Mention the name Michael Hutchence, or the band itself, and what do you get from people? 'Oh, the guy who hung himself while jacking off.' The fact that this was a band with a long, long history with a rather extensive set of hit singles--all of them bolstered by Hutchence's distinctive vocal tones--never, ever enters into it. Yet if you ask people about Michael Jackson right now, he's exulted as 'The King of Pop' (a phrase used to refer to him only because it was in every contract he signed in the last fifteen years of his life that he had to be referred to as such in all publicity materials) who's an 'Icon Of Music' (I'd argue that Prince had a bigger influence on the direction of pop music). There's no mention whatsoever of the bizarre behavior that included an addiction to plastic surgery (skin disease, my rosy rear end; a skin disease doesn't cause your nose to thin out like that), a pathetic desire to not be black, and pedophilia--something the man as much admitted to on National Television back in the 90's! It's as if everyone believes that the second before his heart stopped, the grotesque of today suddenly switched places with the Michael of 1987, before the man's mental illness took over his life.
(and before the cries of racism come up, I looked askance at the way Elvis suddenly went from being a fat, drug-addled man who paid underaged girls to wrestle in their underwear with a stool sticking out his butt to Comeback Elvis when he died on the toilet in the 70's...and I expect the same disgust to come over me when Jerry Lee Lewis finally dies and his history of erratic behavior and spousal abuse gets ignored. I can respect the art while damning the artist, that's for sure)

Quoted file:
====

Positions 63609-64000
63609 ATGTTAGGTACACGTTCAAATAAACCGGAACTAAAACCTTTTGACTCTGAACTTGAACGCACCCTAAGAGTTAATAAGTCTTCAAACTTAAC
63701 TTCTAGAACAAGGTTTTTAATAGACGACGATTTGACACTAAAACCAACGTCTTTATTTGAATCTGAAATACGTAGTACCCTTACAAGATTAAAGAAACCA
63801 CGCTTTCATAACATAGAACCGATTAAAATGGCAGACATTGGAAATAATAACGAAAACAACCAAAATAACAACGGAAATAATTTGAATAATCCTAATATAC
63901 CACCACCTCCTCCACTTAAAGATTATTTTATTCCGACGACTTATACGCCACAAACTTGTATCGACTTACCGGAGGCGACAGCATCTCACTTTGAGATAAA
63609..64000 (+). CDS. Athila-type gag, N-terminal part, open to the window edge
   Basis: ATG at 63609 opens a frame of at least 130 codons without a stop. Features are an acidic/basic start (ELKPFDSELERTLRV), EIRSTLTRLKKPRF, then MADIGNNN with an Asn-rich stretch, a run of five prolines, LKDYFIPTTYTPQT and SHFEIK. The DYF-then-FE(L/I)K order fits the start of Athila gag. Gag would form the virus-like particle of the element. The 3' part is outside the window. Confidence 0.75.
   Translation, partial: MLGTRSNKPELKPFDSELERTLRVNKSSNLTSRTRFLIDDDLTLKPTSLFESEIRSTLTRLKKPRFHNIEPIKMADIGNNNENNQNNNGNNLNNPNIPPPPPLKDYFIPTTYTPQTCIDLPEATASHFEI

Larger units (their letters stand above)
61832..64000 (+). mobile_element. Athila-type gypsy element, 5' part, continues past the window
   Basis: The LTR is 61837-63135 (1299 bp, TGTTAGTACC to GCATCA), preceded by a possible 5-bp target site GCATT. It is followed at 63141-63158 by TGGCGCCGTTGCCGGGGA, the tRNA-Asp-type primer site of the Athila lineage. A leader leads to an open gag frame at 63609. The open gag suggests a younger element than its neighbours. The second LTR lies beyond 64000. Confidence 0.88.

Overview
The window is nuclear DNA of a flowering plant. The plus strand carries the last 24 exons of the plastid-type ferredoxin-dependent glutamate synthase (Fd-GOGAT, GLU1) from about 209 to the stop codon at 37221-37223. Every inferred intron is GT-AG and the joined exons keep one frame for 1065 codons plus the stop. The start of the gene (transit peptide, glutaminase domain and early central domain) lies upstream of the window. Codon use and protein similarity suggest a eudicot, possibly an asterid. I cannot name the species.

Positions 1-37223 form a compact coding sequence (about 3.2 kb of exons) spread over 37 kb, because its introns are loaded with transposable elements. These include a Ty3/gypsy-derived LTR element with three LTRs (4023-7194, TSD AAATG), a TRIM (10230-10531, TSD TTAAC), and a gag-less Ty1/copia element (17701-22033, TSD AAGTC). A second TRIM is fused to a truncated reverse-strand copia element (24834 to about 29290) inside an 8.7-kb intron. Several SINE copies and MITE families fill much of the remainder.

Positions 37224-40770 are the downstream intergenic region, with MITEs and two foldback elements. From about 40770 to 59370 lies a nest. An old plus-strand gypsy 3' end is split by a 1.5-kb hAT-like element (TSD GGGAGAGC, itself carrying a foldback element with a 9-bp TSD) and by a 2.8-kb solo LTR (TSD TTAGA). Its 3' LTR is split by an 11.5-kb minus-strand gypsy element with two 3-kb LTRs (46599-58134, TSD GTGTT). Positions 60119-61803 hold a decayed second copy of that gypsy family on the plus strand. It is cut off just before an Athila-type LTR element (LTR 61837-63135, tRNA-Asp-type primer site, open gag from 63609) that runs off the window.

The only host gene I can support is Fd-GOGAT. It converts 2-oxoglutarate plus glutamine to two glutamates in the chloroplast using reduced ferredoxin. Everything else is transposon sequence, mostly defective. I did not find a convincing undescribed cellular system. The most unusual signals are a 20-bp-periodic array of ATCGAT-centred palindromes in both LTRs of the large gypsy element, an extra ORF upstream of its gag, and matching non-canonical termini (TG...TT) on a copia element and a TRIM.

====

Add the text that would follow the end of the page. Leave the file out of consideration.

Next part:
So why does one artist get defined by his sin while the other gets off scott free? I think that maybe, in Hutchence's case, his death defines him because its so unlike his music. Listen to this, a single from INXS' first album; its message is decidedly pro-life, arguing for action over discussion, for finding your way under your own power rather than letting others guide you.
And we also have to take into consideration that, at least here in America, Hutchence's time in the spotlight was relatively brief. Even though alt-rock fans like myself knew of INXS' jazz-touched beats as far back as the dawn of MTV, where "The One Thing" made eating fun again, most people only became acquainted with the band with the advent of their one major hit, "What You Need"--I'm sure most of these same people look at INXS as a one hit wonder regardless of all the other magnificent sax-heavy songs they've put out. And maybe because of that limited time in the spotlight, the weirdness of his death is all people know about him.